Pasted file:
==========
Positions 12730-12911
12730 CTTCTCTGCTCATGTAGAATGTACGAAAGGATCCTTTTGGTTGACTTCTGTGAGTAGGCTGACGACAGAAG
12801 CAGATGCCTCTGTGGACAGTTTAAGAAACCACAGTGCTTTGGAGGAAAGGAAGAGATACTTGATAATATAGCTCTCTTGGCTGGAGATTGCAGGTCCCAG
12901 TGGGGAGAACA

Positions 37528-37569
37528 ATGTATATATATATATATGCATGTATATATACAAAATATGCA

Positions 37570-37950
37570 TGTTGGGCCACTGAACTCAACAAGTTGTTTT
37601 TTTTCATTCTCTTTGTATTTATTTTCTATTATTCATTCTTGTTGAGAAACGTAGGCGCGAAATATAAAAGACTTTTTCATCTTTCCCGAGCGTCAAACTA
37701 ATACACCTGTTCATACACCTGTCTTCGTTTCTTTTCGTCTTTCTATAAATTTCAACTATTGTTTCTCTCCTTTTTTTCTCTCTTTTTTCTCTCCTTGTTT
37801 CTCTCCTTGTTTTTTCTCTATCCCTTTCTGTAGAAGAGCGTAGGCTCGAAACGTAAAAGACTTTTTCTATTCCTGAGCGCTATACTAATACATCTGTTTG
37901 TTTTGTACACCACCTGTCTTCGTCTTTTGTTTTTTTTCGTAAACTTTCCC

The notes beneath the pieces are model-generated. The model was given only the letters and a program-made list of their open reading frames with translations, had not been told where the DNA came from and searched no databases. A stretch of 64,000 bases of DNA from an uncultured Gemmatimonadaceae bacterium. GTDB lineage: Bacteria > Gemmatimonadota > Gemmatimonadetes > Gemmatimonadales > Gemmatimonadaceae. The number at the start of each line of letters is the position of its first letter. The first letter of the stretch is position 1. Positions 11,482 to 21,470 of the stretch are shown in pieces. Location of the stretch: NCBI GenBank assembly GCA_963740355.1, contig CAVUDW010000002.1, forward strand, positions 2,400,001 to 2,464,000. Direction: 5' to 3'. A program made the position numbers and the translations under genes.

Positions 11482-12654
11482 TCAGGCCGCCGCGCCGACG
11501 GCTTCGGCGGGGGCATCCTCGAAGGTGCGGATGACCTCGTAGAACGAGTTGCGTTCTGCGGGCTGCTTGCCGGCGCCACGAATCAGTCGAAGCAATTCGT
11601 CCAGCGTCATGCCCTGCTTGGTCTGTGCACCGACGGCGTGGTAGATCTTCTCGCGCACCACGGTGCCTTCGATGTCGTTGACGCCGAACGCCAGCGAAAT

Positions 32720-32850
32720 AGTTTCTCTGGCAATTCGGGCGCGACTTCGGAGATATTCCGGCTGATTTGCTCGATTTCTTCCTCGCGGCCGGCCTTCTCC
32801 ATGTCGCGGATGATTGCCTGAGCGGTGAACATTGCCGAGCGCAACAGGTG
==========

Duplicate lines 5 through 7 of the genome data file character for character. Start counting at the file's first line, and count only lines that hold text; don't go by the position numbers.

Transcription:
Positions 37528-37569
37528 ATGTATATATATATATATGCATGTATATATACAAAATATGCA

Positions 37570-37950